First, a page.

A room at Polar Beverages in Worcester was filled to capacity Tuesday afternoon as dozens of people joined the Job1 Youth Employment Coalition in recognizing three local businesses for their efforts in youth employment.
Imperial Distributors of Auburn, Lampin Corp. of Uxbridge and Holy Trinity Nursing and Rehabilitation Center in Worcester received potted plants in honor of their work preparing local teens to enter the workforce.
Citing high unemployment numbers for youths, Jeff Turgeon, executive director of the Central Massachusetts Workforce Investment Board, which helped establish the coalition – a partnership of area schools, higher education and youth employment programs – said, "We recognize that we have to do a better job preparing our youth if we want to have a strong economy." He said he hoped that the first Growing & Readying Our Workforce (GROW) Awards would be an inspiration to other businesses to reach out to youth.
The event was held at Polar because of the company's strong support of youth development, the coalition said. Executive Vice President and Treasurer Chris Crowley spoke of former interns who went on to become full-time employees at the beverage company. He said there are many ways for employers to assist young people, including offering internships, job-shadowing and facility tours.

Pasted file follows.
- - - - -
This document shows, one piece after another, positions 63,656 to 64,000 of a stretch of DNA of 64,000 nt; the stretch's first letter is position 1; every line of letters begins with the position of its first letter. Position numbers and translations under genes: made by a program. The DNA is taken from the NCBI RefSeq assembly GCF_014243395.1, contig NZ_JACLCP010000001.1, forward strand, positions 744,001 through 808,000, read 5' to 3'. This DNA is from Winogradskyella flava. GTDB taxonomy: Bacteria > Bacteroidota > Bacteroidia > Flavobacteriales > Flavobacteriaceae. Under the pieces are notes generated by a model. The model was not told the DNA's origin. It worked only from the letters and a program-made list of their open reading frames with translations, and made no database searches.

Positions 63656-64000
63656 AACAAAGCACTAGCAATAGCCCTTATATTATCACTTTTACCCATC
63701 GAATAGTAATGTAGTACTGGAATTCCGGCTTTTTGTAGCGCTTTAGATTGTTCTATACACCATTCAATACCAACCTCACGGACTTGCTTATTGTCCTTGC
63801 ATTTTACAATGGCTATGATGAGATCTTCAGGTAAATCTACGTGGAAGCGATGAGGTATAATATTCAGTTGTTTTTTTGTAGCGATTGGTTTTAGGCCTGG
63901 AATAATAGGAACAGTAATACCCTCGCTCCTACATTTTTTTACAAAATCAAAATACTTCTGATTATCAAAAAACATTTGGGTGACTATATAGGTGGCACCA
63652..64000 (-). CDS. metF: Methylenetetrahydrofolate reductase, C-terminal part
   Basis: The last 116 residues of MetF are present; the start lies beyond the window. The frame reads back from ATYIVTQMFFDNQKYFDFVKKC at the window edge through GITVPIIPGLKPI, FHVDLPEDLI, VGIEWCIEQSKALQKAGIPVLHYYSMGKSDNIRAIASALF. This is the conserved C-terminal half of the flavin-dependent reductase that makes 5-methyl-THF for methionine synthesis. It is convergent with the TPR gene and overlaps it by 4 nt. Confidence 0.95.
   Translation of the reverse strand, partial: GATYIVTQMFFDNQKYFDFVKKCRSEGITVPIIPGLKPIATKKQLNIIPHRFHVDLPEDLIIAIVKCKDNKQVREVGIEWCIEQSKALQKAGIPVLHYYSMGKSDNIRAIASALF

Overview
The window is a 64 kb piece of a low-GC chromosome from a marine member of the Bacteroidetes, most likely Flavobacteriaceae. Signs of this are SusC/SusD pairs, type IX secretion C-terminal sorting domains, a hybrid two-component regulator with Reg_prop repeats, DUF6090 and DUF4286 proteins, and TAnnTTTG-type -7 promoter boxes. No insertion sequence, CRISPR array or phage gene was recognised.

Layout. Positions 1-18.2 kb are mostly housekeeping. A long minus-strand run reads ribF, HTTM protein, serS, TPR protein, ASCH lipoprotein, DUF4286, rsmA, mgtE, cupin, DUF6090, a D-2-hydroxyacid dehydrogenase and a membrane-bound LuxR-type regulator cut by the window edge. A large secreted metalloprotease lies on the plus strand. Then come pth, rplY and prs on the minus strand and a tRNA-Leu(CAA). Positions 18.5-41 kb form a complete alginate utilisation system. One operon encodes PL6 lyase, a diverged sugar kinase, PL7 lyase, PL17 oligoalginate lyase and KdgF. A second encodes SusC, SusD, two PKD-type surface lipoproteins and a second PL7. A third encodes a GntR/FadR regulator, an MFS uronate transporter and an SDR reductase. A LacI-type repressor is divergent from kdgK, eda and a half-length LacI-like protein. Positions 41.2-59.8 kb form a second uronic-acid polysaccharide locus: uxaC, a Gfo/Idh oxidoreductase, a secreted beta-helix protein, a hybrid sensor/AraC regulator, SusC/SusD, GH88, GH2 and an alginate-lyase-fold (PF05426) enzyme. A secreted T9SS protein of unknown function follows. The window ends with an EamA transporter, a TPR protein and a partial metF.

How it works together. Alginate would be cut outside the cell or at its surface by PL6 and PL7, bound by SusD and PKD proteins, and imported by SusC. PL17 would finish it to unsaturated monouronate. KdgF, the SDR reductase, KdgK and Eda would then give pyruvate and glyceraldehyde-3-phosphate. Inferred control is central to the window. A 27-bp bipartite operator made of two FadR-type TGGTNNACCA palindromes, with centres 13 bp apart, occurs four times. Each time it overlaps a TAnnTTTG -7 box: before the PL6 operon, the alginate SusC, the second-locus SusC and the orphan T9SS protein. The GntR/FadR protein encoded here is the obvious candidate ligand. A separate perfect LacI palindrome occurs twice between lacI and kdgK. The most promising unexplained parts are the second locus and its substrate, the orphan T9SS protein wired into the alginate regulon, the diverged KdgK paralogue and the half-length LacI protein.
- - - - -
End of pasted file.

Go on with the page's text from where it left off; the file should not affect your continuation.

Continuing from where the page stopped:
Glen Eidson of the Fieldstone School in Worcester, who nominated Holy Trinity, read excerpts from papers students wrote after spending days doing clinical work at the nursing home, expressing their gratitude and what they took from the experience.
"This is so important," Eidson said. "My students benefit from this more than I could ever say."
John O'Brien, president and CEO of UMass Memorial Health Care was honored for his long-term commitment to youth employment. The coalition said that under O'Brien's leadership, UMass has been "at the forefront of youth employment by providing hundreds of youth each year with an opportunity to gain real life work experience."
O'Brien said UMass has about 13,500 employees and that will grow by about 300 this summer.
He said that as a child, he had nine siblings and a father who died young. Working at a grocery store helped O'Brien gain work ethic.
"I knew what that was like to have role models to help me along," he said.
O'Brien said it's gratifying to see how his efforts have helped other teens find paths for the future.
"We do grow our own," he said. "This is a business decision for us, and it's been a really great one."
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